Global Weekly: Is sector rotation coming?

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It’s been an interesting week. Infection rates in the US rose rapidly, and states such as California introduced lockdown measures again. Stock markets went higher and Nasdaq reached a new all-time high on Monday. More importantly, as the US earnings season kicked-off, with the big US banks reporting their second-quarter results, investor interest switched from tech stocks towards more cyclical sectors, such as energy and industrials. Small-cap stocks also attracted more attention, with the Russell 2000 Index gaining more than 3% on Wednesday, hovering above its 200-day moving average. This is clearly something we are watching. It could be an indication of a more robust recovery and hence a potential sector rotation. But first, we want to see upcoming earnings and fundamental data.

Investment banks, including JPMorgan and Goldman Sachs, surprised positively, with better-than- expected results -- both top line and bottom line. On the other hand, banks with a more traditional business model, such as Wells Fargo, disappointed, as they had to impose much higher loan-loss provisions than expected. Furthermore, Wells Fargo shocked investors by announcing a dividend cut of 80%.

In the health care segment, UnitedHealth reported second-quarter results that beat average analyst estimates and, most importantly, maintained their full-year earnings outlook.

In Europe, chipmaker ASML reported a slight miss on earnings. But this time analysts were more interested in the company’s outlook and here ASML delivered. Its order book was strong, and there was a better-than-expected guidance for the third quarter.

Although the US earnings season had a promising start, we continue to be cautious. We expect second-round effects from the newly imposed lockdowns in several US states. For the time being, equities remain slightly out of favour (small underweight); we continue to prefer the information technology and health care sectors.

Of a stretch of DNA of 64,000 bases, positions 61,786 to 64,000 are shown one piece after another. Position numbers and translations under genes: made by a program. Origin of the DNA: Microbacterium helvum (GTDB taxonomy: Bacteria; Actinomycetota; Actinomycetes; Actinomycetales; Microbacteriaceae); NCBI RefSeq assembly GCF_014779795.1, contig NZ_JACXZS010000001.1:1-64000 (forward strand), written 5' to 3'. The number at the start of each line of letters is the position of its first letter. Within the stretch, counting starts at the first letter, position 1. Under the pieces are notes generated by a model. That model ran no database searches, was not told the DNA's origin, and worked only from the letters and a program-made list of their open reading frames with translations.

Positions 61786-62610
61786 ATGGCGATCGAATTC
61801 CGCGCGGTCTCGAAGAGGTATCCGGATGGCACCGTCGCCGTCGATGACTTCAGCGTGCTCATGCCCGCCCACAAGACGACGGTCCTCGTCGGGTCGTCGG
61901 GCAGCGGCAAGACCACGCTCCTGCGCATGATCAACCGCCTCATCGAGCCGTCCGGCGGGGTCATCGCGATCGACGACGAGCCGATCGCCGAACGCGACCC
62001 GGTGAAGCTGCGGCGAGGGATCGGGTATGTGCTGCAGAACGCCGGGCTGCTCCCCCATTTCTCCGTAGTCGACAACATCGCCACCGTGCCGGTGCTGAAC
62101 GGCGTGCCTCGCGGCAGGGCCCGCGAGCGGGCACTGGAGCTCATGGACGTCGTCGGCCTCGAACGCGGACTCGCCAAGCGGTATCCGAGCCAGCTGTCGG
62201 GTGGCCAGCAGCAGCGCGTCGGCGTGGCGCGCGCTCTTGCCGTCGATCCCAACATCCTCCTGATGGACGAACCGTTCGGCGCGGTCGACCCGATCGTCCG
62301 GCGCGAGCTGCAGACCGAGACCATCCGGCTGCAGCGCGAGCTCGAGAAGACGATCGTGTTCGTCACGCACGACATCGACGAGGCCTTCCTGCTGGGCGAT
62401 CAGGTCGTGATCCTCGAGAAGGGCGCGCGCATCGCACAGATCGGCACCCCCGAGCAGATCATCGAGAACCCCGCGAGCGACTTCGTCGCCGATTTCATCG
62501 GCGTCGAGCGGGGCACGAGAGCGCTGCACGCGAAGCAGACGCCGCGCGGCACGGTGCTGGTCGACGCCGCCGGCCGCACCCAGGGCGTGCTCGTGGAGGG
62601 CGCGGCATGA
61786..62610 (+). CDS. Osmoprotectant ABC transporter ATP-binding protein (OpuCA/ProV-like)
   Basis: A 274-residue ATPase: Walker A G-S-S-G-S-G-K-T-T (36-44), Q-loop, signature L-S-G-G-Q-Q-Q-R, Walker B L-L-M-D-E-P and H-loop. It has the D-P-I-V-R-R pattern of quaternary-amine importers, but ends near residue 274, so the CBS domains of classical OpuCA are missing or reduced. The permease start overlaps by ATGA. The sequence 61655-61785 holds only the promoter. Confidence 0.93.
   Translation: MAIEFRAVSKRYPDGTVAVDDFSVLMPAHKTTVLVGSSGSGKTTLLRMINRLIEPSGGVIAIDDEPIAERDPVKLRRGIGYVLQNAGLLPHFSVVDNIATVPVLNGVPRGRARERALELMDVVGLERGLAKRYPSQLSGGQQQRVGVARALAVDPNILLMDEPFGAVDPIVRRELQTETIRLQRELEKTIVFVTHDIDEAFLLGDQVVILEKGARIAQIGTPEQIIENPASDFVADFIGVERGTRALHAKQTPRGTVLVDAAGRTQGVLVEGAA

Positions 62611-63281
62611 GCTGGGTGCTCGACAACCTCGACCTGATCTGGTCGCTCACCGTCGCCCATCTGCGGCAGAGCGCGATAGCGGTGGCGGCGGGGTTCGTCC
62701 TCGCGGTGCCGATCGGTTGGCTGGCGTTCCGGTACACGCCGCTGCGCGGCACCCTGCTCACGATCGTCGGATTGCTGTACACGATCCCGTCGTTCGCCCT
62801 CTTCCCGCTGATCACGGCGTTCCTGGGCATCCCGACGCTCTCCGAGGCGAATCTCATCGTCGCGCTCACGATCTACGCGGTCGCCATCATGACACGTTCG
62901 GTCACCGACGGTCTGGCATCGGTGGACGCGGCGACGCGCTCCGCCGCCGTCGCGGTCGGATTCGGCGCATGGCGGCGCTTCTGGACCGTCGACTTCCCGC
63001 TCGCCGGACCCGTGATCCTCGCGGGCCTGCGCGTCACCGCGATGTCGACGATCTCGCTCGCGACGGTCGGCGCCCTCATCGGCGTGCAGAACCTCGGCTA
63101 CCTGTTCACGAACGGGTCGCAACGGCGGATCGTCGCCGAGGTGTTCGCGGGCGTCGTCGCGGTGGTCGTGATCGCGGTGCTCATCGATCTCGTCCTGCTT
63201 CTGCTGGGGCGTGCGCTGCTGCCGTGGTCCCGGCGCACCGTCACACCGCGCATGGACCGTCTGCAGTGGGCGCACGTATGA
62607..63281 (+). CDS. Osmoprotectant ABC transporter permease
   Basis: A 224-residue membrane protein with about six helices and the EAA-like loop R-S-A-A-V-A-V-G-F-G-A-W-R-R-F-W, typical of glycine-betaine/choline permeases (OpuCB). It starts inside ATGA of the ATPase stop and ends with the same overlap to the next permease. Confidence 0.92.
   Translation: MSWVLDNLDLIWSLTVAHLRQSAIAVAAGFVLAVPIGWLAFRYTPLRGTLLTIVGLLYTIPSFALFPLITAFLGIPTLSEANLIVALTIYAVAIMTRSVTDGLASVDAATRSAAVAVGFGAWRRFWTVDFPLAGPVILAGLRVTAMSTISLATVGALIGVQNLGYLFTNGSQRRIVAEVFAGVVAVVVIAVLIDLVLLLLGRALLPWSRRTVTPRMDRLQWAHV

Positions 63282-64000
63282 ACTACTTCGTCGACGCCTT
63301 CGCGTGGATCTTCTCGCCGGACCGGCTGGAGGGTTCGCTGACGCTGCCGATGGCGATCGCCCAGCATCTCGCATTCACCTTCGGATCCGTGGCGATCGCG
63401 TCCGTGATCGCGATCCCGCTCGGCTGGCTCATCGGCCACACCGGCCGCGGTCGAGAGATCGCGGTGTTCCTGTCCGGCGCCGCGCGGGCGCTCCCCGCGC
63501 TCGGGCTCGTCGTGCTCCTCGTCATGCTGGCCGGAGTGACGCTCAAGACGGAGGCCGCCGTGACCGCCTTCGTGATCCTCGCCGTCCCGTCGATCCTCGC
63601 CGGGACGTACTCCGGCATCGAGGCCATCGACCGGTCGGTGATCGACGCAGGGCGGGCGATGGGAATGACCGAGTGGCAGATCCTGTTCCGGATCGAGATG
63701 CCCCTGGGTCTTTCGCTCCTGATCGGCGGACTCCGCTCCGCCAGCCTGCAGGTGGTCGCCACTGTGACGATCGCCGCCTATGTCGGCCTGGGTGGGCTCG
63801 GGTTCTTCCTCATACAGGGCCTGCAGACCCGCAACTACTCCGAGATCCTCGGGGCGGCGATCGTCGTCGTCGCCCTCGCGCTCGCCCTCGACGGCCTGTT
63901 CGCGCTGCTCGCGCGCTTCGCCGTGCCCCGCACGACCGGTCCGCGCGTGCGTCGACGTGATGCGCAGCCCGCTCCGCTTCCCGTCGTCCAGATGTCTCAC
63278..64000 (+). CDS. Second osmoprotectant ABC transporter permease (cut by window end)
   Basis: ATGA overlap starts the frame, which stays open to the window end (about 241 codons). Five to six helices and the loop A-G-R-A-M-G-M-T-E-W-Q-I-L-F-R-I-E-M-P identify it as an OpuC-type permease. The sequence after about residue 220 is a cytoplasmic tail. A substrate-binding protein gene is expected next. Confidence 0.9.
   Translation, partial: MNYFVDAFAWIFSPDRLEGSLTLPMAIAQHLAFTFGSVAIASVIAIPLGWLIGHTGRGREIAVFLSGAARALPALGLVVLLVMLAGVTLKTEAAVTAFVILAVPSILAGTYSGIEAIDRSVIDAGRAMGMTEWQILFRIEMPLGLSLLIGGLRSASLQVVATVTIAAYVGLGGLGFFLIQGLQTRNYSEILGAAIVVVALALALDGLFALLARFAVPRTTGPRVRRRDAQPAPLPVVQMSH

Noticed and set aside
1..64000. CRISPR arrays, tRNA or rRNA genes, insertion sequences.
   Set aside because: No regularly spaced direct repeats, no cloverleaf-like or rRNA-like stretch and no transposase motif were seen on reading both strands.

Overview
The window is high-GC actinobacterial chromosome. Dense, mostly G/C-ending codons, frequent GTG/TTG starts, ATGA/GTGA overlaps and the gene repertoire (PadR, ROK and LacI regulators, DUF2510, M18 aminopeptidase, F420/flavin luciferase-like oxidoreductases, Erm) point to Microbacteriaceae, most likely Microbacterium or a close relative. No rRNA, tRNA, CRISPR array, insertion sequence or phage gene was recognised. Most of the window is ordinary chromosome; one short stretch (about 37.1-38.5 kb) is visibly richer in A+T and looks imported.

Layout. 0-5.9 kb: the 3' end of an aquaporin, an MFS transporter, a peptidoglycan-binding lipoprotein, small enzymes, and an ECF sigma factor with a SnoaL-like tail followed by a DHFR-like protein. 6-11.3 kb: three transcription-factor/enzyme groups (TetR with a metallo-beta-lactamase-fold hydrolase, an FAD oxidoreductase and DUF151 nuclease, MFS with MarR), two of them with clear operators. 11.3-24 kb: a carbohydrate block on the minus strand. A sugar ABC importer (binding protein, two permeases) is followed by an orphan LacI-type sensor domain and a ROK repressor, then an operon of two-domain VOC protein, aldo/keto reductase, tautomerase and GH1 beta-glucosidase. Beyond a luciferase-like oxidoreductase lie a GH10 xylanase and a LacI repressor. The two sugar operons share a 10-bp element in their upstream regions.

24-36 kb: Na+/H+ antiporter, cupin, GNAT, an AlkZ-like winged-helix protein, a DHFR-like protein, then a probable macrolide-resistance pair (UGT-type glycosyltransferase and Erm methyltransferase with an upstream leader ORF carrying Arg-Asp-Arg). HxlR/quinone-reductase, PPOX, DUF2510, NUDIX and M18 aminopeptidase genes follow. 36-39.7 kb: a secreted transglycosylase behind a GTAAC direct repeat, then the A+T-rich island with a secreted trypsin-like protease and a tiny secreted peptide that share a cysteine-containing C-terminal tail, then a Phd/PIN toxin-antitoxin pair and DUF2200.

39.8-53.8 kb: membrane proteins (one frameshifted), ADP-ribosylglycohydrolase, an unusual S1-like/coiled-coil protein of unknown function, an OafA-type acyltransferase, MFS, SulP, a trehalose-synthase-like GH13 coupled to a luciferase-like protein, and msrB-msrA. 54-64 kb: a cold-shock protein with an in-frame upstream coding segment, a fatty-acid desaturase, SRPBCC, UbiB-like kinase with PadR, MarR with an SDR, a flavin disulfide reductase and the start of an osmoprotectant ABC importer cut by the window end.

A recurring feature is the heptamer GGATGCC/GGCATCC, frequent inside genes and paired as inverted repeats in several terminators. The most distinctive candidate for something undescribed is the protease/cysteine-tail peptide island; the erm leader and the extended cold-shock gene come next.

Bonds: Appetite for risk may be fading

The risk-on mood, responsible for one the biggest recoveries in financial markets, seems to be losing strength. There may be rising sentiment that the recovery in risky assets was too fast and decoupled from the real economy and politics, more specifically, the US trade policy against Europe and China.

In regards to our preferences in high-return bond segments, we remain positive regarding emerging-markets debt (EMD), given the risk of the covid-19 virus going slightly out of control again and destabilizing markets. We favour EMD because of the asset class’ composition of investment-grade debt, which should provide support in a risk-off mode, especially in comparison with high-yield bonds. We are also confident that the continuous inflows will compress spreads.

We haven’t made any bet yet on local currencies EMD, given the uncertainty at the moment. The recovery in China is not yet strong enough, and Asian currencies have been losing their latest gains. In Latin America, the covid-19 virus peak does not seem to have yet arrived, and there were new cases discovered in some US states. All of this does not support the sentiment that had pushed risky assets higher, although we are confident that the same strict lockdown measures will not return, which will help sustain the economy.

Regarding the high-quality bond segment, we believe Spanish government bonds might be stretched after a fruitful rally. While French government bonds have negative yields, they could provide safe-haven protection.

Delen